EHFG President Prof Brand: Health sector can make benefits of a strong Europe clear

Bad Hofgastein, 1 October 2014 – The role of the EU in health care and the opportunities and risks associated with shaping future European health policy are among the main topics discussed at the 17th European Health Forum Gastein (EHFG), which opened in Bad Hofgastein today. EHFG President Prof Dr Helmut Brand (University of Maastricht): “Following the elections to the European Parliament and the appointment of the new European Commission, the key questions now arise as to which health policy priorities should be set in Europe, which role should the EU play in health care in general and how should the responsibilities be divided. With the European Health Forum Gastein, we are once again offering an important platform where future developments can be discussed in this crucial phase with all the sectors involved.”

Health moves citizens

The EHFG President went on to say that the new decision-makers should be concerned about two signals voters sent during the recent EU parliamentary elections: the disappointingly low voter turnout of just 43 per cent and the strengthening of euro-skeptical parties, which now account for more than one fourth of the seats in the European Parliament. “There is a clear mandate for the European institutions to make the benefits of European integration even clearer and more understandable to people. That applies also or in particular to the health care sector.” Health care issues are regularly rated especially high in surveys such as the Eurobarometer polls and likewise play a role among the first European Citizens’ Initiatives which have gathered the required minimum of one million supporters.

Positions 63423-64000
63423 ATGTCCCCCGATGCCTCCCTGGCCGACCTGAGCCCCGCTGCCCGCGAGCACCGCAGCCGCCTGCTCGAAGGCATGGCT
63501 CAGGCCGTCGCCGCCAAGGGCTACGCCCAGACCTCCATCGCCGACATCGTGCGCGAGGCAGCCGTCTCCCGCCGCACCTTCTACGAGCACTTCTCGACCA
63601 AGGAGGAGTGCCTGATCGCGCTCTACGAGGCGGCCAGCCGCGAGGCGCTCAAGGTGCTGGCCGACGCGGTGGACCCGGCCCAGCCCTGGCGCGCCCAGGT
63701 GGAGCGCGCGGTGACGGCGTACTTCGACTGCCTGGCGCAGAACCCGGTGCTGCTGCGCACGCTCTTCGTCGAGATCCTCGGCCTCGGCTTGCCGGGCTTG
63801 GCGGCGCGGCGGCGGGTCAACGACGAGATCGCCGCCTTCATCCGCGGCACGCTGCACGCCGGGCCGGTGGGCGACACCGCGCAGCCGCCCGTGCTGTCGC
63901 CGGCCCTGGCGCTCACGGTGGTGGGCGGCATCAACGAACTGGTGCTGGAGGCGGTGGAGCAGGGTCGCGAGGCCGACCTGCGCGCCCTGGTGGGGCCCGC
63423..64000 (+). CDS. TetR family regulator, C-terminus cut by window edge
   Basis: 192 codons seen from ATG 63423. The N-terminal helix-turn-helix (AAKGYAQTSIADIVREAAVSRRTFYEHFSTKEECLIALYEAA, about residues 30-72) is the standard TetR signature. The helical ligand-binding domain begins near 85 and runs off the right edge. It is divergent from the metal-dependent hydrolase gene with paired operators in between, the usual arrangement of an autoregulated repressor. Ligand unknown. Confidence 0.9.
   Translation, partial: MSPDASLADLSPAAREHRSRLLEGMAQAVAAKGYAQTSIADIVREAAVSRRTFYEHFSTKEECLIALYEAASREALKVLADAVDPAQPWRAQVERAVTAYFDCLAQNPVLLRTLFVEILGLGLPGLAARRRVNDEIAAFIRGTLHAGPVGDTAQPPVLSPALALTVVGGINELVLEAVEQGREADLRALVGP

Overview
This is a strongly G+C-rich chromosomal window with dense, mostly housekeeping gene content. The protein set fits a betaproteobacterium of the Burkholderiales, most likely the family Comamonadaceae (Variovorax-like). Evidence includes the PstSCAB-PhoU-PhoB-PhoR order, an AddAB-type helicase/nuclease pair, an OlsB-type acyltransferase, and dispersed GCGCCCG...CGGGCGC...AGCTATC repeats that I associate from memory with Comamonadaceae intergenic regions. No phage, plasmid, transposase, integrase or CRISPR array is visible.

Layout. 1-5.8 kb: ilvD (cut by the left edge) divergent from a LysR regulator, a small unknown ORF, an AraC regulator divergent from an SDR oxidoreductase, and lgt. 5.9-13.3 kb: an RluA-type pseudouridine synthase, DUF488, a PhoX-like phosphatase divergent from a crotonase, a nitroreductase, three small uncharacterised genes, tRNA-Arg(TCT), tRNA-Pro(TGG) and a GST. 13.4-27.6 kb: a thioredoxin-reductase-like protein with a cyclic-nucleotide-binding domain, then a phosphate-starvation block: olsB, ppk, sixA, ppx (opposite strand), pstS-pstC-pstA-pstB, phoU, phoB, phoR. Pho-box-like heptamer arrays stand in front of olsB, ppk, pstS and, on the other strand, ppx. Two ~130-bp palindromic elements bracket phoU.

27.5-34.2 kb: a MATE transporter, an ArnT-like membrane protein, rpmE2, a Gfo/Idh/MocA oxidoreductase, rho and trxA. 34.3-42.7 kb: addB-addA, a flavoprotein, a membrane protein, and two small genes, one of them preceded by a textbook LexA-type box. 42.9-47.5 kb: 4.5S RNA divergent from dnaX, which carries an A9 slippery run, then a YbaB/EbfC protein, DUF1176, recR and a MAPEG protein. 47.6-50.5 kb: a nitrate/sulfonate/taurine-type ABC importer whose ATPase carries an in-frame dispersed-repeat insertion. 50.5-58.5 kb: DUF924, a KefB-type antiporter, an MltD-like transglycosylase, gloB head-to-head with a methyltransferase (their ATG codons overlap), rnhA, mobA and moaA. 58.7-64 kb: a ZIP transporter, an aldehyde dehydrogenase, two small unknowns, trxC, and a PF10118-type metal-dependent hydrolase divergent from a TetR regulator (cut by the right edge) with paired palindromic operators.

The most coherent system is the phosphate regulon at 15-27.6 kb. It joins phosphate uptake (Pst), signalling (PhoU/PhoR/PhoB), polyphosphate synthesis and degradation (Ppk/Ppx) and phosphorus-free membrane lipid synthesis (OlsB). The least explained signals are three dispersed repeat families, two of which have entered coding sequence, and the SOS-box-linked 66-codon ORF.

Changes in the EU health care sector

The appointment of the new EU Commission and the EU Parliament’s new legislative period provide an opportunity to take one step toward the European citizenry on this issue according to President Brand. “Whether the opportunity will be used remains to be seen. No clear picture has yet emerged from the initial decisions the designated president of the EU Commission intends to make.”

Jean Claude Juncker’s proposal to shift responsibility for pharmaceuticals and medical devices from the Directorate-General for Health to the Directorate-General for Internal Market and Industry has triggered massive criticism from public health experts and health policy associations. They view this change as a problematic signal to European citizens that economic interests take precedence over health. Prof Brand: “However this step and its possible ramifications are judged in detail, the proposed shift in responsibility can in any case be seen as a weakening of health concerns within the EU Commission – and that in itself is certainly not desirable.”

A call for popular initiatives

Health care would be especially suitable as a sector where the benefits of a strong Europe could be made clear to people and could be something they could experience. Prof Brand: “We have to be creative on this point and could certainly draw inspiration from other policy areas. Take the roaming initiative of the EU Commission, for example. Phoning in Europe has become cheaper thanks to the EU. Even euro-skeptics understand that. We need a similar initiative with concrete benefits for the health of citizens – a roaming project for health.”